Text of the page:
DNA immunization can raise multiple TH responses, including lymphoproliferation and the generation of a variety of cytokine profiles. A major advantage of DNA vaccines is the ease with which they can be manipulated to bias the type of T-cell help towards a TH1 or TH2 response. Each type has distinctive patterns of lymphokine and chemokine expression, specific types of immunoglobulins, patterns of lymphocyte trafficking and types of innate immune responses.
Other types of T-cell help
The type of T-cell help raised is influenced by the delivery method and the type of immunogen expressed, as well as the targeting of different lymphoid compartments. Generally, saline needle injections (either IM or ID) tend to induce TH1 responses, while gene gun delivery raises TH2 responses. This is true for intracellular and plasma membrane-bound antigens, but not for secreted antigens, which seem to generate TH2 responses, regardless of the method of delivery.
Generally the type of T-cell help raised is stable over time, and does not change when challenged or after subsequent immunizations that would normally have raised the opposite type of response in a naïve specimen. However, Mor et al.. (1995) immunized and boosted mice with pDNA encoding the circumsporozoite protein of the mouse malarial parasite Plasmodium yoelii (PyCSP) and found that the initial TH2 response changed, after boosting, to a TH1 response.
Basis for different types of T-cell help
How these different methods operate, the forms of antigen expressed, and the different profiles of T-cell help is not understood. It was thought that the relatively large amounts of DNA used in IM injection were responsible for the induction of TH1 responses. However, evidence shows no dose-related differences in TH type. The type of T-cell help raised is determined by the differentiated state of antigen presenting cells. Dendritic cells can differentiate to secrete IL-12 (which supports TH1 cell development) or IL-4 (which supports TH2 responses). pDNA injected by needle is endocytosed into the dendritic cell, which is then stimulated to differentiate for TH1 cytokine production, while the gene gun bombards the DNA directly into the cell, thus bypassing TH1 stimulation.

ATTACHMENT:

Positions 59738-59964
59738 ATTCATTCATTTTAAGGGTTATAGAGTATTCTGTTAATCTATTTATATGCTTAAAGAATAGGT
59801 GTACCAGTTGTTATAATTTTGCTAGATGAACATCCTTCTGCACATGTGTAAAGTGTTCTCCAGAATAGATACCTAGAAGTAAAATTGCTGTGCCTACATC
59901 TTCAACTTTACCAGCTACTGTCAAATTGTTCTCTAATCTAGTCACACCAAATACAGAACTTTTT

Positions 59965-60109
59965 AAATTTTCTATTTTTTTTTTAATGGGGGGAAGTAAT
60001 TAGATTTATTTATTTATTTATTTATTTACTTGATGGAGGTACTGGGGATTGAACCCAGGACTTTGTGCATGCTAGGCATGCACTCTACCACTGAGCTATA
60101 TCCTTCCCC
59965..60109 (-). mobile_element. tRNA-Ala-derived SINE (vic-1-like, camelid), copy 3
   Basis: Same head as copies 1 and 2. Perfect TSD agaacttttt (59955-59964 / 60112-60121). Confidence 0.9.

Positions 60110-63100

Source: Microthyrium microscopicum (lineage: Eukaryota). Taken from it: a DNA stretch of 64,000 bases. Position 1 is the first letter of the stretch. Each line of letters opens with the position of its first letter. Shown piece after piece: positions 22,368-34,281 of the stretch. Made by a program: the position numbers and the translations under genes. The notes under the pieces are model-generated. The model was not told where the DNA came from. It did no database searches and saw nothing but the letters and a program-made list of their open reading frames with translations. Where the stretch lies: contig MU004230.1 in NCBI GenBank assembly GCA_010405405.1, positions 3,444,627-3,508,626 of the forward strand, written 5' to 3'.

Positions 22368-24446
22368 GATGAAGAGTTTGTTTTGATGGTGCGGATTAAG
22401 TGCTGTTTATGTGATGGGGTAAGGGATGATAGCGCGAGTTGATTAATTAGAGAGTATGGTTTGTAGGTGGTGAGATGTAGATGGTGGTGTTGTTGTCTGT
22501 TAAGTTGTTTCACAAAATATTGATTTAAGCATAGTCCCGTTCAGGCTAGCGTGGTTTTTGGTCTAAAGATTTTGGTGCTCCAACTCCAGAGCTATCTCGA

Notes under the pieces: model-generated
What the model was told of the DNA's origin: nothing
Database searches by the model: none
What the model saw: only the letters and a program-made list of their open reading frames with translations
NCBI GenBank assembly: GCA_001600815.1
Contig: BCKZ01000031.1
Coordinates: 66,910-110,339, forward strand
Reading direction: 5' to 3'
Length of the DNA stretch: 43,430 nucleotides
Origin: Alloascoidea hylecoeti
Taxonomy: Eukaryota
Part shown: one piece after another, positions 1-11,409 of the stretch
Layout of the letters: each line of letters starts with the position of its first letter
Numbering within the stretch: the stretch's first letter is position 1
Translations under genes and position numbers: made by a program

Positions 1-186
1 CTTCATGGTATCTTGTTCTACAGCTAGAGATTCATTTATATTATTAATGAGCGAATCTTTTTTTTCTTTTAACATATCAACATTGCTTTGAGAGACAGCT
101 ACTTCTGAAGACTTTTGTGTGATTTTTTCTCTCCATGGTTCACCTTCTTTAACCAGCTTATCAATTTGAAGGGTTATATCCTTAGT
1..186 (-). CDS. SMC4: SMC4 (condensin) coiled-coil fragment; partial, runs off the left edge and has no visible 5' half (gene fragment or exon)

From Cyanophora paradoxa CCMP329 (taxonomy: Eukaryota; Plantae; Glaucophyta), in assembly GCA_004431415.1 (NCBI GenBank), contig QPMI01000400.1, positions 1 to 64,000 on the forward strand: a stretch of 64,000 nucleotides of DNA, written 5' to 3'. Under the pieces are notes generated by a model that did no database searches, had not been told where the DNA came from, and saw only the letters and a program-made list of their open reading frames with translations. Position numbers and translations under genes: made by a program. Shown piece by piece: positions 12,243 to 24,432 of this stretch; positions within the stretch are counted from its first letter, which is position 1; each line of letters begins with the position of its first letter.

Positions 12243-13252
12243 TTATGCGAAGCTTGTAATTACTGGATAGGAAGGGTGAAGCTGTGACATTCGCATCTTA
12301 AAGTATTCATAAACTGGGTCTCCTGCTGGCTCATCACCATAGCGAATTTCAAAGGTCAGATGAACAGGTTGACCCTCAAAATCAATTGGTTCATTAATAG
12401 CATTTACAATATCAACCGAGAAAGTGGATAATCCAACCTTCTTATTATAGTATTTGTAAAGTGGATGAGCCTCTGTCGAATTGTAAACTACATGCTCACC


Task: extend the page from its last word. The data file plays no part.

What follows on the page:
Practical uses of polarised T-cell help
Polarisation in T-cell help is useful in influencing allergic responses and autoimmune diseases. In autoimmune diseases, the goal is to shift the self-destructive TH1 response (with its associated cytotoxic T cell activity) to a non-destructive TH2 response. This has been successfully applied in predisease priming for the desired type of response in preclinical models and is somewhat successful in shifting the response for an established disease.
Cytotoxic T-cell responses
One of the advantages of DNA vaccines is that they are able to induce cytotoxic T lymphocytes (CTL) without the inherent risk associated with live vaccines. CTL responses can be raised against immunodominant and immunorecessive CTL epitopes, as well as subdominant CTL epitopes, in a manner that appears to mimic natural infection. This may prove to be a useful tool in assessing CTL epitopes and their role in providing immunity.
Cytotoxic T-cells recognise small peptides (8-10 amino acids) complexed to MHC class I molecules. These peptides are derived from endogenous cytosolic proteins that are degraded and delivered to the nascent MHC class I molecule within the endoplasmic reticulum (ER). Targeting gene products directly to the ER (by the addition of an amino-terminal insertion sequence) should thus enhance CTL responses. This was successfully demonstrated using recombinant vaccinia viruses expressing influenza proteins, but the principle should also be applicable to DNA vaccines. Targeting antigens for intracellular degradation (and thus entry into the MHC class I pathway) by the addition of ubiquitin signal sequences, or mutation of other signal sequences, was shown to be effective at increasing CTL responses.